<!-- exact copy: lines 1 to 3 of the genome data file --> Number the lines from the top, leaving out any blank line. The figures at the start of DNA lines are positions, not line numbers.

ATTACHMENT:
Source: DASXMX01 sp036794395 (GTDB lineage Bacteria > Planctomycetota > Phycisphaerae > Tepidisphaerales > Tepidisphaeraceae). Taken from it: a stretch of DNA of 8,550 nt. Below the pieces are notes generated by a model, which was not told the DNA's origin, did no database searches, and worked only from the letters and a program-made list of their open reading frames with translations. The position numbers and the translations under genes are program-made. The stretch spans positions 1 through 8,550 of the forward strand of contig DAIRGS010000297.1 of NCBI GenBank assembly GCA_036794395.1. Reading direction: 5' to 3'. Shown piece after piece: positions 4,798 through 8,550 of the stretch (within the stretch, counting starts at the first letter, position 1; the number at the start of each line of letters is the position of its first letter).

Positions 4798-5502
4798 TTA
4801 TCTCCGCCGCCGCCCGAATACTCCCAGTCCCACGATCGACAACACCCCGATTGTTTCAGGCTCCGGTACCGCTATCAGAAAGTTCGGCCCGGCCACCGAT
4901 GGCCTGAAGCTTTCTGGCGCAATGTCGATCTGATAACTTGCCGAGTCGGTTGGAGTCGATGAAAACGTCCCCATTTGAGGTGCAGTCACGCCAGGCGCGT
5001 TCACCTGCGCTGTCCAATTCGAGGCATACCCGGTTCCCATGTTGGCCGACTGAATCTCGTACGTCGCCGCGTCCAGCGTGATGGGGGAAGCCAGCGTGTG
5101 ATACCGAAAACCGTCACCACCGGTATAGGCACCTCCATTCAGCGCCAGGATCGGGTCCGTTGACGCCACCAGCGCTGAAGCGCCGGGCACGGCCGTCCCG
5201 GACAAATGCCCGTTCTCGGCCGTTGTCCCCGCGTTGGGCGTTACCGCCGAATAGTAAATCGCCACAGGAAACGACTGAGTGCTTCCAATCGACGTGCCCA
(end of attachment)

Source: DASXMX01 sp036794395 (GTDB lineage Bacteria > Planctomycetota > Phycisphaerae > Tepidisphaerales > Tepidisphaeraceae). Taken from it: a stretch of DNA of 8,550 nt. Below the pieces are notes generated by a model, which was not told the DNA's origin, did no database searches, and worked only from the letters and a program-made list of their open reading frames with translations. The position numbers and the translations under genes are program-made. The stretch spans positions 1 through 8,550 of the forward strand of contig DAIRGS010000297.1 of NCBI GenBank assembly GCA_036794395.1. Reading direction: 5' to 3'. Shown piece after piece: positions 4,798 through 8,550 of the stretch (within the stretch, counting starts at the first letter, position 1; the number at the start of each line of letters is the position of its first letter).

Positions 4798-5502
4798 TTA